Bad Parent-Good Parent How to Protect Children from Having to Choose
I have previously written articles about visitation guidelines but lately have observed some actions that have prompted me to return to this topic. While I think that most parents involved in divorce, separation, or other disruptions of their children’s lives really care about their children, I am not sure they always recognize and can take the steps to prevent putting the children in the middle.
When parents split up, they obviously do so because they are no longer going to have an intimate relationship with the other spouse or significant other. This can leave unresolved feelings, hurts, resentments, and other “issues” that are of an adult nature. This becomes a problem only if the parents discuss this in front of a child, or even react to a phone call or letter concerning the other parent.
I have some guidelines that I have offered before, which include the following:
1) No negative comments about anyone in the child’s life
2) No promises made to the child about gifts, living arrangements, visits, etc.
3) No references to past hurts, allegations, charges, consequences
Children are a product of two parents, and to have them hear comments about the other parent actually puts them in a state of anxiety, as well as possibly creating some depressive feelings. Children do not like to be “put in the middle” or in a state where they feel they have to choose a parent. Also, to have them hear damaging comments about the other person actually causes them to doubt themselves and whether that parent can love them, as they are “half” of the other parent also. These negative comments can include the other parent, the grandparents or other relatives, foster parents or caseworker if involved in foster care, or even the therapist. Children really do listen to the words their parents speak, and if that is negative, the child then takes that in to consideration.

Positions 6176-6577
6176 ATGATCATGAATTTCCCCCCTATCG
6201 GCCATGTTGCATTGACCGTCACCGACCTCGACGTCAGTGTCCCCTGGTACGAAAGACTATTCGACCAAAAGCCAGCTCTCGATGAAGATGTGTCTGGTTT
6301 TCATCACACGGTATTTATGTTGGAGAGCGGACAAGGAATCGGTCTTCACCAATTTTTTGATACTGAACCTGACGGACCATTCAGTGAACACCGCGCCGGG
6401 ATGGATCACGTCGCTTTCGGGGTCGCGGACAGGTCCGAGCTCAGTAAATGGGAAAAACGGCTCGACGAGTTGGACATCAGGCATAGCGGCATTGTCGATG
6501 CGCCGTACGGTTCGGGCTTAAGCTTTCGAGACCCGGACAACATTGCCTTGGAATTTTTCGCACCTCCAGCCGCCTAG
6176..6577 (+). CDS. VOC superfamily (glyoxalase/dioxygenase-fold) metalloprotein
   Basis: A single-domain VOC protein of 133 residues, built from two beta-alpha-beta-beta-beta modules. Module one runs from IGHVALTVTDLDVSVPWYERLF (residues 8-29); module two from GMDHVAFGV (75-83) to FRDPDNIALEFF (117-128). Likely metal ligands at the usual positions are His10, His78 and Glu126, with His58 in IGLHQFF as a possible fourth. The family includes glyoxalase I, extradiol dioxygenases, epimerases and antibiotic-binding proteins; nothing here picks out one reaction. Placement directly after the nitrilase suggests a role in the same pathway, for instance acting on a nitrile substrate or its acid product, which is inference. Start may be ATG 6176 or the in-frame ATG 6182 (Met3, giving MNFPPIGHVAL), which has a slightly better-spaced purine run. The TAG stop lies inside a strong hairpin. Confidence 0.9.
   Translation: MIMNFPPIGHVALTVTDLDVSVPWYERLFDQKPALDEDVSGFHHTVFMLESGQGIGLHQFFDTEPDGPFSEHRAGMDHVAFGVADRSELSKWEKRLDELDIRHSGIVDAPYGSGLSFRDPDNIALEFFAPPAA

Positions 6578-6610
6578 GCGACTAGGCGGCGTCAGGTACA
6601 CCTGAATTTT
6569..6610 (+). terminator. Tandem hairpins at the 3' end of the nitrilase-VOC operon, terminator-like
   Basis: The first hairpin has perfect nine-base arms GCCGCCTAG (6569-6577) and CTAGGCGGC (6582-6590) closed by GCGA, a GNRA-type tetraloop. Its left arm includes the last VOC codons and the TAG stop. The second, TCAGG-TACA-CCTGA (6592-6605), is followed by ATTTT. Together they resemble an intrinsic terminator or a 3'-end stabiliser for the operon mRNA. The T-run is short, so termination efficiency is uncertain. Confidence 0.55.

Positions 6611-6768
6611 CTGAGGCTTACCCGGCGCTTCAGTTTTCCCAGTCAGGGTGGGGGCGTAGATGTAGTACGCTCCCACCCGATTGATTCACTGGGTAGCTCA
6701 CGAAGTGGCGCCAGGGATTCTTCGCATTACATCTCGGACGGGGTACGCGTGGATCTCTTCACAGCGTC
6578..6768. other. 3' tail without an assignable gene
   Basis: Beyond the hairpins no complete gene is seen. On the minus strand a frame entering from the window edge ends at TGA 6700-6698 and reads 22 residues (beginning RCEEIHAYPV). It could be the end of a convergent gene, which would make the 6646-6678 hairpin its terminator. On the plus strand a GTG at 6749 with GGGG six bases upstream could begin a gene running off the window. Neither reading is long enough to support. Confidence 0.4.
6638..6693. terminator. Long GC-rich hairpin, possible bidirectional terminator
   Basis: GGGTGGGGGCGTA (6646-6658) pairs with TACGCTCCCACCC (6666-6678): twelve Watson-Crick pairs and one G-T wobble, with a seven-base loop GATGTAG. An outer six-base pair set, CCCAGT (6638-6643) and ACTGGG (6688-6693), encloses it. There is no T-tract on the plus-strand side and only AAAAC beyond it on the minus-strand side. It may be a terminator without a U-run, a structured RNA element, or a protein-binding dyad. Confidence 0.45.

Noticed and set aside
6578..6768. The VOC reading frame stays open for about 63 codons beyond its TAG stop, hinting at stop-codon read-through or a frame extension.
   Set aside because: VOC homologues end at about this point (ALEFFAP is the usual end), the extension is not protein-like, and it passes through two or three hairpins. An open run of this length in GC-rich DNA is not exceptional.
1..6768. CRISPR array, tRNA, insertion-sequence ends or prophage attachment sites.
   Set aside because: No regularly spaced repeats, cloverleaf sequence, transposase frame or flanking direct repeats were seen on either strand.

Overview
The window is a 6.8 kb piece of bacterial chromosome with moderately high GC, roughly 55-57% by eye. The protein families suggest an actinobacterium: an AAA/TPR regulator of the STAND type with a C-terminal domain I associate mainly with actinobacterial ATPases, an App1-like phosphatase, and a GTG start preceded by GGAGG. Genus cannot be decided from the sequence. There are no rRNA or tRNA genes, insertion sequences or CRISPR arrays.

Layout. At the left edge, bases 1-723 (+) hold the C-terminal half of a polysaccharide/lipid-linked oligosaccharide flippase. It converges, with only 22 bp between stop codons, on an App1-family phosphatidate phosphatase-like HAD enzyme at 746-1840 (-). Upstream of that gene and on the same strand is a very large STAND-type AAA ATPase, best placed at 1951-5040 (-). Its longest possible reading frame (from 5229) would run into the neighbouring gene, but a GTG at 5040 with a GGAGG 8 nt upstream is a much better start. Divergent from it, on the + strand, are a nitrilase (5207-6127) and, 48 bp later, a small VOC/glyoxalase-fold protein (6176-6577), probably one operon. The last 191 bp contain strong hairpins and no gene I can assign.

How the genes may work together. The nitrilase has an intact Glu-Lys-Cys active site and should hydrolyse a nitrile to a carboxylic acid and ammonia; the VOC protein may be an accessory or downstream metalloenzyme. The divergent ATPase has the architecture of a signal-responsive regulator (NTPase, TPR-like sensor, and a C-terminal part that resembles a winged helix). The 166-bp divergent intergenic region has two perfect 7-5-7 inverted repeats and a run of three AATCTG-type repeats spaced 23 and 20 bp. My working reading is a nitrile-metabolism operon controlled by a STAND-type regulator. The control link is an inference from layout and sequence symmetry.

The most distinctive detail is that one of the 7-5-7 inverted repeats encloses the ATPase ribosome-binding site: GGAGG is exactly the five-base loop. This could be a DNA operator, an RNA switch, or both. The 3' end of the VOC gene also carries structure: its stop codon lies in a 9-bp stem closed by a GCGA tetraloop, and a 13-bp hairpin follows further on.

Children learn early on when a relationship disrupts that they can “work” their parents. Making promises then gives them ammunition to use against the other parent when they are angry. It also sets up children unnecessarily, causing more anxiety if the promise is not kept, and many times there are reasons why the promises are not kept. But asking a child to understand work schedules, other commitments, and other “excuses” is crediting them with more maturity than they usually have, thus causing them to begin to distrust the other parent.
References to past hurts, allegations, charges, etc. should be dealt with in therapy. To do so without another adult present often puts the child in a difficult spot again, as only one person’s perception is offered, asking or forcing the child to align with one parent over the other. Many children need the aid and guidance of a qualified therapist to sort out and even to vent their frustration about the situation. Children worry about alienating one parent (although they won’t call it that) and will suffer more anxiety if they know too much.
Adult issues can involve finances including alimony and child support, marital arguments including infidelity on one person’s part and even sexual relations between adults, and any and all custody information. Sharing information about custody again puts children in a no-win situation, and even discussing the issue is giving children too much information, which may force them to make a decision.
As adults, we need to act like adults, even when we hurt. If we try to include our children by giving them information that compromises their relationship with the other parent, we actually are hurting them. And that is unacceptable. In fact, we need to encourage our children to have healthy relationships with the other parent, provide opportunities for that time together, and work to ensure that our children get the benefit of relationships with both parents.Tags: guideliness for parents divorcing with their children, visitation guidelines
ABOUT THE AUTHOR
Licensed Independent Mental Health Practitioner
Licensed Professional Counselor
Advanced Clinical HypnoTherapist
- Deb England began working part-time for Wholeness Healing Center in September 2004 and began full-time in May 2005. Deb practices primarily in the Broken Bow office and one day a week in the Grand Island office. Previously she had completed her practicum and internship at Morning Star Alliance, working in the Broken Bow and Grand Island offices.
LATEST ARTICLES BY Deb England
Sign up to receive the latest mental health tips and inspiration